Drug policy is a complex and controversial policy domain and traditional models of the policy process which present policy making as a process of authoritative problem solving by governments deny the complexity of the policy process in the real-world. An alternative perspective is to
engage with the idea of policy-making as an ongoing process of managing the problematic, with multiple participants and competing perspectives. Kingdon's ‘multiple streams’ is a heuristic for understanding policy-making in this way. This article critically considers to what extent
Kingdon's heuristic is a useful tool for drug policy analysis, in so far as it may offer an approach to better understanding the complexity of the drug policy process, which extends beyond authoritative problem solving. We apply Kingdon's ‘multiple streams’ to a case study
examining the emergence of methamphetamine (an illicit, synthetic psychostimulant drug) as a policy issue in Australia from the late-1990s to the late-2000s. We find strengths in Kingdon's approach as applied to drug policy but also identify a number of ways in which this case study differed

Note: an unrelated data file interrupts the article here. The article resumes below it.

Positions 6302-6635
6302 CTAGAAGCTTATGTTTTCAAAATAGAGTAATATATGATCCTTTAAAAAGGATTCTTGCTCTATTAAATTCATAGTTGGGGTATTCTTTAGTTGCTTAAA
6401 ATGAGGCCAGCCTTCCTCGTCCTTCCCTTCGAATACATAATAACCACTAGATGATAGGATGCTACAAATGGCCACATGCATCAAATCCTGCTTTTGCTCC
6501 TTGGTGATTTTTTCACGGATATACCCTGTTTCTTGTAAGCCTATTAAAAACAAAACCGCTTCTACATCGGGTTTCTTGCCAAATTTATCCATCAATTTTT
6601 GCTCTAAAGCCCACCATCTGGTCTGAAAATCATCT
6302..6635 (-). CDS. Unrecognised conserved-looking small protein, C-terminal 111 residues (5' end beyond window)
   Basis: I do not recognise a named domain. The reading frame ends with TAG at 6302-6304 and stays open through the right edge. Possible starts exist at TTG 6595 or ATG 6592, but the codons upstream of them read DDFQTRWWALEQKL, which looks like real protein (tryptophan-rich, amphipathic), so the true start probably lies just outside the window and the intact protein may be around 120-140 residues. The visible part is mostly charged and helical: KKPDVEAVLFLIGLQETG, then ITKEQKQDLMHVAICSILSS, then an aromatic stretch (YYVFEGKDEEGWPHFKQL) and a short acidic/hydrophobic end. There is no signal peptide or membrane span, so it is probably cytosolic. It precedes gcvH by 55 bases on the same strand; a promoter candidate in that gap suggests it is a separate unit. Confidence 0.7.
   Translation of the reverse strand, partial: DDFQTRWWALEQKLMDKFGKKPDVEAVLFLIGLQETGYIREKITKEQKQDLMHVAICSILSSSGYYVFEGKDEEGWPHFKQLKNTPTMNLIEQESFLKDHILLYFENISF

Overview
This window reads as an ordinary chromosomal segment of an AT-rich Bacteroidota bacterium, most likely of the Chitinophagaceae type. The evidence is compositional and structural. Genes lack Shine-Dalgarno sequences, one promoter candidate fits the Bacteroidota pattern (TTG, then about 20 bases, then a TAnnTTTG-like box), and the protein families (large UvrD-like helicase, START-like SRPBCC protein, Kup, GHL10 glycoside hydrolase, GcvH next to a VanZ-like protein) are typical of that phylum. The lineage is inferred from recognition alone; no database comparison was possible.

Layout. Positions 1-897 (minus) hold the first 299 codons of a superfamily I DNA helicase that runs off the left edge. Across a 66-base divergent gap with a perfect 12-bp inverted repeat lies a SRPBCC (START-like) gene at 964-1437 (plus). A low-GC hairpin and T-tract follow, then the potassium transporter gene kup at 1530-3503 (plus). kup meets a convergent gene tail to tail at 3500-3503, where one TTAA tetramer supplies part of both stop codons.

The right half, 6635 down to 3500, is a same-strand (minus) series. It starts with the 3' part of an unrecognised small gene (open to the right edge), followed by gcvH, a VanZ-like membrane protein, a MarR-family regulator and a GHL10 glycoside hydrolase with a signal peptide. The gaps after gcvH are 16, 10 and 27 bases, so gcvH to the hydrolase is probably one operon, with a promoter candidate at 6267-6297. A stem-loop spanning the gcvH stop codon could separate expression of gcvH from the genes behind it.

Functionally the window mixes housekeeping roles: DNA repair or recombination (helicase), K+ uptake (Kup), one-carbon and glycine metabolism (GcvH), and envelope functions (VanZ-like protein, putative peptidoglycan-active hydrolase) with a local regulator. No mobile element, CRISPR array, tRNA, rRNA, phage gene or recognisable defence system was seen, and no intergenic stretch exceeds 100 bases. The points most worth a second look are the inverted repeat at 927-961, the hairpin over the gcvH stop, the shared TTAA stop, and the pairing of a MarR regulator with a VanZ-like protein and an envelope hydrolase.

from Kingdon's propositions. We question Kingdon's assertion that the ‘streams’ operate independently, whether policy windows are necessary for action, the role of the media and the temporal frame for analysis.
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Document Type: Research Article
Drug Policy Modelling Program, National Drug and Alcohol Research Centre, University of New South Wales, Sydney, NSW, 2052, Australia
University of New South Wales, Sydney, NSW, 2052, Australia
Publication date: March 4, 2014
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